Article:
What Will Be Spent on Housing?

These estimates give us at least a rough idea of the number of houses which will be needed after the war. But can this need become an effective demand?

Here we are dealing with so many unknown factors that our guess must be of the roughest kind. Basically there are four factors that influence the total amount of house building in this country.

First, materials. Sufficient materials for a real housing boom may not be available until some time after the war.

BuildSecond, the size of the population and its distribution. We know the rate of population growth in the past, but we do not have any exact idea how the population will be distributed after the war. For example, how many of the cities and towns which mushroomed during the war will stay at their present size, or anywhere near it?

Third, the national income. This is perhaps the most important factor. At the end of the war our national income is likely to be at a high level. While it may not stay at the 1943 level of 148 billion dollars, it is safe to say that both private business and government will try to prevent any drastic drop in employment and national income.

To make a guess at how much money will be available for housing, let us assume that the annual national income will be around 100 billion dollars (at 1940 prices) in the years just after the war. This would be fairly close to the level of 1929, the peak of the last business boom.

The national income may actually be a good deal higher. But, assuming this figure, what part of the 100 billion dollars will be spent for housing? Here we have only the past to go by—certainly not a perfect guide, but it may offer some good clues.

In general, many houses are built when times are good, and few when they are bad. In the last 20 years the value of residential building, including new houses of all sorts as well as repairs and alterations, ranged from 7.2 percent of the national income in 1925 to 1.4 percent in 1933.

Judged by the past, a high level of income, such as we may expect at the war’s end, would bring a high level of house building. We might assume, therefore, that 6 percent of the national income would be spent for this purpose. If that income reaches 100 billion dollars a year after the war, there would be 6 billion dollars for house building.

How much housing would 6 billion dollars buy? Again we must refer to the past. In 1925, nearly 4.5 billion dollars were spent on new nonfarm dwellings, costing about $4,800 each, not including land. The country spent almost another billion dollars for repairs, alterations, new farmhouses, and so on. In other words, 83 percent of the money spent on housing that year went for new nonfarm homes and 17 percent for other house building and repairs. In 1940, about 600,000 new nonfarm units were built at a cost of around $3,800 apiece, not including land.

Looking backward, we find that building costs in 1925, at $4,800 a unit, were high, and also that not enough was spent on repairs to keep old houses in even a fair condition. The same was true in 1940, when too few houses were being built to take the place of those that had worn out, and a lot of existing houses, as the census figures show, were in a badly run-down state.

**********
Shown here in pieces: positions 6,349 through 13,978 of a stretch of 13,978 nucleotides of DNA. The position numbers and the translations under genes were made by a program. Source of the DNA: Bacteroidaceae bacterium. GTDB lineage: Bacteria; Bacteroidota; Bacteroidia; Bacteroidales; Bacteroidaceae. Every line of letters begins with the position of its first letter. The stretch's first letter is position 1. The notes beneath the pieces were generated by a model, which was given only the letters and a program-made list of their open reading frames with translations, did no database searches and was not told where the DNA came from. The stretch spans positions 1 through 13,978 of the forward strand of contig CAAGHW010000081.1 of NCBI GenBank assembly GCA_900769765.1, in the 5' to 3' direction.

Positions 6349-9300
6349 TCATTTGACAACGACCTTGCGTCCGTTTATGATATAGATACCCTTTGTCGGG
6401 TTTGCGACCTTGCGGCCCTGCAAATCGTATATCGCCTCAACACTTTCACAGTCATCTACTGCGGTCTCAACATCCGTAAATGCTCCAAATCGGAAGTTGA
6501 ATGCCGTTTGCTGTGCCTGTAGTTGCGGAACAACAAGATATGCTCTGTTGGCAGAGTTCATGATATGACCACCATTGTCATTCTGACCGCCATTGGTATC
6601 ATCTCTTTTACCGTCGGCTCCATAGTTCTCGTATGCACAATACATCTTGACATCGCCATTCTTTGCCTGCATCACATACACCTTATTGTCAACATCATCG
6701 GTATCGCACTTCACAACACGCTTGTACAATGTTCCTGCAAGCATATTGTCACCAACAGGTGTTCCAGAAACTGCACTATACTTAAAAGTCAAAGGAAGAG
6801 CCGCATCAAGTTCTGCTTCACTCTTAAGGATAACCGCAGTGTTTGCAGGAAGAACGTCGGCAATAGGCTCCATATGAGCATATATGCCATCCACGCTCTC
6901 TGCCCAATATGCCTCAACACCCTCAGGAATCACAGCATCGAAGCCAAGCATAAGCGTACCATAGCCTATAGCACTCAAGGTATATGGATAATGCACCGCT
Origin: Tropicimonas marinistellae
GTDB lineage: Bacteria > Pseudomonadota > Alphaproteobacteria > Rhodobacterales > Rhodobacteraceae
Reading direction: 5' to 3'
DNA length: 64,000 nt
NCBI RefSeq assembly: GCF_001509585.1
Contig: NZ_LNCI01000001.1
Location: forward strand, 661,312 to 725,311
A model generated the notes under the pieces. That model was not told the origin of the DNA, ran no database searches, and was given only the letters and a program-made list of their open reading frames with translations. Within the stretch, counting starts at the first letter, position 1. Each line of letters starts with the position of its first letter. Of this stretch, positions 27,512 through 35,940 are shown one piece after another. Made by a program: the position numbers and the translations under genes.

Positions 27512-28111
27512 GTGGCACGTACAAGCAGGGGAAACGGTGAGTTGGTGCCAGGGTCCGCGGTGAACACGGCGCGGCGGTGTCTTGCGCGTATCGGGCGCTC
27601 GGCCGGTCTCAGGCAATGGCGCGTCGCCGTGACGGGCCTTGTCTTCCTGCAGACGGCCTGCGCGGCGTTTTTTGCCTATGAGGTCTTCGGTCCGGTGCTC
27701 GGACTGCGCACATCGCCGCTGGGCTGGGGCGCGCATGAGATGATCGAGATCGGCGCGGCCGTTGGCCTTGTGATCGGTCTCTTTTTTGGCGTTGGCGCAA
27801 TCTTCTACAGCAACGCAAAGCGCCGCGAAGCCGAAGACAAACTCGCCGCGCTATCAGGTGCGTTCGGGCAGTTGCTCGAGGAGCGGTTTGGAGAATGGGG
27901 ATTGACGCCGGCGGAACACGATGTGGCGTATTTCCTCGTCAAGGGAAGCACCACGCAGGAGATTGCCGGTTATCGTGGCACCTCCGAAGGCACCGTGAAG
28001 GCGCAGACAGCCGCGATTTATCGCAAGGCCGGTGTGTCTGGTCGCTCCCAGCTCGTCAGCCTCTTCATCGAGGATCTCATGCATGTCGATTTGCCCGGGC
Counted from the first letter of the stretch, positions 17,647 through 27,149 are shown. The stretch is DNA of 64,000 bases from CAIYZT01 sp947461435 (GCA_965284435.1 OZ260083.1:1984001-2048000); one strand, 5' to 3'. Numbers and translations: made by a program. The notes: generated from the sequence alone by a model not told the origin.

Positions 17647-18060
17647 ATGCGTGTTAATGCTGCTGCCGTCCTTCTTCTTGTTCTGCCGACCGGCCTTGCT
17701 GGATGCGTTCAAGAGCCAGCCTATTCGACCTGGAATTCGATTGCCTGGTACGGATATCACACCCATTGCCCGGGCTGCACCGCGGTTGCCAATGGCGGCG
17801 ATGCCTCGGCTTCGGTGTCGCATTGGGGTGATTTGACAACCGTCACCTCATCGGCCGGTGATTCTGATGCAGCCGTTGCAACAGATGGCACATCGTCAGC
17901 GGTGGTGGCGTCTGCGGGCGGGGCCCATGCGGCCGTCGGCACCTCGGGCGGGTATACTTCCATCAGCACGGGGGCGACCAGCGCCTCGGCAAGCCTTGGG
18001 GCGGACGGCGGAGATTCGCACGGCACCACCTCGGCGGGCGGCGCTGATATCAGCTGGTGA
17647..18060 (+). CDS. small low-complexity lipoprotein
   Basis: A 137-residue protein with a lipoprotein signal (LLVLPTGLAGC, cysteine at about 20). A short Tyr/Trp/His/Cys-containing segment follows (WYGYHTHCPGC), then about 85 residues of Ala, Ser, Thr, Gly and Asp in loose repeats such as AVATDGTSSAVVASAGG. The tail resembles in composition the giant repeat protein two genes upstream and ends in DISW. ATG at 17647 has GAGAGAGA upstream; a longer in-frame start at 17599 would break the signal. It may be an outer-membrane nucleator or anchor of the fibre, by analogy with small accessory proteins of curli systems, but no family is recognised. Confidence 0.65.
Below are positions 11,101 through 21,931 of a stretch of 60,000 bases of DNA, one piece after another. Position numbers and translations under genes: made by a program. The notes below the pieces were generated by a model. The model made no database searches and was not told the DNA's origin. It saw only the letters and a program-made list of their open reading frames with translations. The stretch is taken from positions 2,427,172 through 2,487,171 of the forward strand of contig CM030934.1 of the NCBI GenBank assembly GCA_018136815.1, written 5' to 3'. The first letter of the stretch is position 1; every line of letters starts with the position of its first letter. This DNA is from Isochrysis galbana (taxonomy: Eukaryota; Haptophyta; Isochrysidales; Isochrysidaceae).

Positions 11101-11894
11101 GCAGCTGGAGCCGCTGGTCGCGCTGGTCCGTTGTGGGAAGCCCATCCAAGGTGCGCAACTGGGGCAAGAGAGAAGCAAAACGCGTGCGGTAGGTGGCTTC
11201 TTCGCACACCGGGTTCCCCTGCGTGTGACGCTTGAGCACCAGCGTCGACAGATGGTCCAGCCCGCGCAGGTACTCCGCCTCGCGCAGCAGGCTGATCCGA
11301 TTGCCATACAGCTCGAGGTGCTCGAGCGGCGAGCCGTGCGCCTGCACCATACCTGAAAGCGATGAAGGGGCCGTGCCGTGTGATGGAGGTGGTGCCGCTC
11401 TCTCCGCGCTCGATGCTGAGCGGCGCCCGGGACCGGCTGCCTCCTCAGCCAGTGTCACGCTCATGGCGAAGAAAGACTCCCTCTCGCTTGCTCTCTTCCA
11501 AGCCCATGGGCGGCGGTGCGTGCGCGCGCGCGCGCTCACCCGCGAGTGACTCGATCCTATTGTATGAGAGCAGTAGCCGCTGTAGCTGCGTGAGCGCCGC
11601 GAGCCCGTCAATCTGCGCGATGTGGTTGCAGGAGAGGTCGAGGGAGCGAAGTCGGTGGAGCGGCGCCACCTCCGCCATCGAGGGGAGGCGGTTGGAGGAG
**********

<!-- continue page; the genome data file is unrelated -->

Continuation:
In view of these facts, and because recent technical progress has opened the way to further reduction in costs, we may expect houses to be built after the war at less cost than in the past. At the same time, a larger share of the money spent for housing probably will go into repairs.

Suppose we assume for the sake of getting some idea of the housing picture after the war that (1) it will cost $3,400 to build the average nonfarm home (excluding land) and (2) of the 6 billion dollars that will be spent for house building, 70 percent will go for new nonfarm dwellings and 30 percent for other types of houses and repairs. On this basis, nearly a million and a quarter new units could be built, costing altogether 4.2 billion dollars. In addition, 1.8 billion dollars would be spent for alterations and repairs, new farmhouses, and so on.

If this forecast should turn out to be at all correct, the house-building industry would enjoy the biggest boom in our history. There would be more jobs than ever before for carpenters, bricklayers, masons, plumbers, steam fitters, painters, paper hangers, plasterers, electricians, and all others engaged in house building.

Of course, these guesses may be off, one way or another. If the national income should happen to drop below 100 billion dollars after the war, these figures would be too high. If housing costs fall even more than we expect, the figures would be too low.

Should the population not increase as rapidly as it has in the past, or should people who have the money generally prefer to spend it on automobiles, refrigerators, radios, and washing machines, or on travel and other things, then there would be less demand for housing and these figures would again be too high.

The figures given above, however, are regarded by many authorities as within reason. They are convinced that house builders will have a huge market to satisfy when the war ends—a bigger market than they ever had before.